We who are likely to die early because we sit too much need a combat plan. Here’s a tactic that could prove an effective weapon.
FITTER BY THE MINUTE | Anyone who checks this website routinely knows I’m obsessed with the fact I sit too much. I HATE sitting in front of a computer for hours at a stretch but that is what I do for a living. Sure I can use a sit/stand desk like the ones we reported on HERE last week. And yes I can—and do—exercise outside normal work hours, but I know from reading the research these practices alone will not keep the Grim Reaper from calling early, most likely unannounced.
Chronic sitters need to engage their muscles and improve their circulation periodically throughout the day, and while non-exercise activity—taking the stairs, walking to the copy machine, etc.—is crucial, this sort of movement along with chair stretches (HERE are some good ones from menshealth.com) doesn’t feel proactive enough for someone who sits as much as I do. Which is how I hit on the idea of skipping 60.
Skipping rope is one of the most highly effective forms of exercise. Livestrong.com reports that minute for minute “jumping rope is one of the most beneficial exercises a person can participate in.” While jumping like a pro requires serious stamina and strength, anyone in any kind of shape and attire can jump the way I do, and they’ll feel better for it.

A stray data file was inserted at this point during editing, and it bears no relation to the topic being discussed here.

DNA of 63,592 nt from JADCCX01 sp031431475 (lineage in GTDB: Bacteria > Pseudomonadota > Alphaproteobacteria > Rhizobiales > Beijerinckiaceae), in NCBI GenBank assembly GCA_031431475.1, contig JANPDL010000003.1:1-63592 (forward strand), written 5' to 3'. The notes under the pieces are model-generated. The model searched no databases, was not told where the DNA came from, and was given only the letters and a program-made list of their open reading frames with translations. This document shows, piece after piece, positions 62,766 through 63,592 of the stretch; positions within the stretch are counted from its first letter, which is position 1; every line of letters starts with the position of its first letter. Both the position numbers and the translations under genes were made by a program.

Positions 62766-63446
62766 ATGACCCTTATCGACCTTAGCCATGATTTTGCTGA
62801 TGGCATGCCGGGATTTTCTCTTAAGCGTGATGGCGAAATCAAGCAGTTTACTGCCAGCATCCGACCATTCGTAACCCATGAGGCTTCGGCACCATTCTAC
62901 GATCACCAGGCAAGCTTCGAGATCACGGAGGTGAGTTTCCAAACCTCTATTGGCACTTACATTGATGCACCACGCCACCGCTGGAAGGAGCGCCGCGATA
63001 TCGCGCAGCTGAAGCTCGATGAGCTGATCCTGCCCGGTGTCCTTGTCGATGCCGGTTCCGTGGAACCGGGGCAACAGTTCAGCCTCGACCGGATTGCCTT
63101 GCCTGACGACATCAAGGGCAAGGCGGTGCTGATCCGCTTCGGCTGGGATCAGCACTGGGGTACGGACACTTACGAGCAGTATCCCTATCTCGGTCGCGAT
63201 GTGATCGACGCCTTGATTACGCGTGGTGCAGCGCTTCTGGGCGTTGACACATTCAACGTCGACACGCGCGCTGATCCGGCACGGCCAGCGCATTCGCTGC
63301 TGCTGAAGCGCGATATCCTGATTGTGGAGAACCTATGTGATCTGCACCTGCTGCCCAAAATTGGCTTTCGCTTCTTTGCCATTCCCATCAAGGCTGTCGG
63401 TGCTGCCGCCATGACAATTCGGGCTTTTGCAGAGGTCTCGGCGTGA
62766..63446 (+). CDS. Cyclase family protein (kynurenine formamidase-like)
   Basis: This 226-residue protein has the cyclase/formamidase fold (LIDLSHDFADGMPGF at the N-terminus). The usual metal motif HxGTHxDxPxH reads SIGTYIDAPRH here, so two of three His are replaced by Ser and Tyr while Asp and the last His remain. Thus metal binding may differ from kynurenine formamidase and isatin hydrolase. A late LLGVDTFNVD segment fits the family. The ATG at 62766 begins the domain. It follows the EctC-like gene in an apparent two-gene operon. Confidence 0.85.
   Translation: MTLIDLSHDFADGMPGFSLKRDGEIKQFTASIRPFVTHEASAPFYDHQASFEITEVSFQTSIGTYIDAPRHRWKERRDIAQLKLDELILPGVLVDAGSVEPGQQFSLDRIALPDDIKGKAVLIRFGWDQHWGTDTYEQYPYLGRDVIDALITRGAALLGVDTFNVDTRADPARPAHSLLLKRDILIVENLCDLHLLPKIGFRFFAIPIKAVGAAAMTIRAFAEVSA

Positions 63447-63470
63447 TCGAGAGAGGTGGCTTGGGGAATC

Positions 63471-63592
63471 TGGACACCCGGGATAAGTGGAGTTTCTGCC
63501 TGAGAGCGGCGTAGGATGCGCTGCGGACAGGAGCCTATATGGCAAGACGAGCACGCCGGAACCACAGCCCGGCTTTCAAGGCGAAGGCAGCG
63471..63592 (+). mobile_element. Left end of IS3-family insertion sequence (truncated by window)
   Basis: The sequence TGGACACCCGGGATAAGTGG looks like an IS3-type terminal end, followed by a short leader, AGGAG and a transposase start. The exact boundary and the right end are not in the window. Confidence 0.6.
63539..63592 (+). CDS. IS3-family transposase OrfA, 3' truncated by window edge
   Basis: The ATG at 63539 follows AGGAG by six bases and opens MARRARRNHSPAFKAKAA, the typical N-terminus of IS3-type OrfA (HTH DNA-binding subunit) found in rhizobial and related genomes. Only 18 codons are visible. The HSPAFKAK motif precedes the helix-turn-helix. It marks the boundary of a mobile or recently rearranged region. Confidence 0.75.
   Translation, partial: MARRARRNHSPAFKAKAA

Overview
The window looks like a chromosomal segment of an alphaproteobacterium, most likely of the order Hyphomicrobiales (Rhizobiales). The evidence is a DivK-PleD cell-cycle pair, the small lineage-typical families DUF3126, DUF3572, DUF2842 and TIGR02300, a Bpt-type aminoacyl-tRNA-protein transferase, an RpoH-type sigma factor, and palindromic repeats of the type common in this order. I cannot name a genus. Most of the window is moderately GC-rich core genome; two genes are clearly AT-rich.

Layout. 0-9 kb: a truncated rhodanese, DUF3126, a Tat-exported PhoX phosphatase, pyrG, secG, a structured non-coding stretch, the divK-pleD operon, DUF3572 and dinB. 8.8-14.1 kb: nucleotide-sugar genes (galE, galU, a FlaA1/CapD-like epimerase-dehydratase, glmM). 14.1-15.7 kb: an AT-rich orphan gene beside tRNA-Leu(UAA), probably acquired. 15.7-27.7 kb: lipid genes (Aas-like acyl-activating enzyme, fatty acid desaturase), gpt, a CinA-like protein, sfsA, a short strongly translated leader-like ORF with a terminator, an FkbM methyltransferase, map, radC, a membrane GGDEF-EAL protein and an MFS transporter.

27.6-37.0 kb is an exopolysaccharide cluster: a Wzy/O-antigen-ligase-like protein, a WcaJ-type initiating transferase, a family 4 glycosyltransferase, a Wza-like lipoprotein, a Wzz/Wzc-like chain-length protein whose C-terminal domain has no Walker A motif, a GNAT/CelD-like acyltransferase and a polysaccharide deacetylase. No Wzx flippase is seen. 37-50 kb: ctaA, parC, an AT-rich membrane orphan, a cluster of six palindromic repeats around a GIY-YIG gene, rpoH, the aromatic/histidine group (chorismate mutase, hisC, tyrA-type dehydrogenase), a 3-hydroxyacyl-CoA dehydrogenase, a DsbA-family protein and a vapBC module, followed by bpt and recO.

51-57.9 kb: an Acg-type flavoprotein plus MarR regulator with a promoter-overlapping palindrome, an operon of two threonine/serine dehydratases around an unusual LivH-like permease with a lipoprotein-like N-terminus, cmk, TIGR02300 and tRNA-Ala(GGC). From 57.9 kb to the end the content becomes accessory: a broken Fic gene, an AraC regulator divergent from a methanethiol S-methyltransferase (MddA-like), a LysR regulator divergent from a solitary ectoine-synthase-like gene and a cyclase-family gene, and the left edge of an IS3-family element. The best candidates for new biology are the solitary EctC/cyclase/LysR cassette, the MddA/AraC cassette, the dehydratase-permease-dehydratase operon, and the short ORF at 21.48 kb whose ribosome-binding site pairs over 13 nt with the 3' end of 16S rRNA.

The Skipping 60 Routine
Every 60 minutes on workdays (I set a timer to remember), I skip 60. When I started doing this I skipped just 60 revolutions of the rope then quit. Now I skip as many revolutions as I can or care to in 60 seconds (at the very least, I jump until breathing becomes uneasy). That’s it—and it could be enough if you believe the latest study out of Korea that suggests 15 minutes of exercise daily that raises the heart rate will add three years to your life.
I always skip in my street clothes (because I stop short of breaking a sweat) and in street shoes if I have to, though I’d rather jump in pumps than go barefoot because the rope always slaps my feet. — C. Rule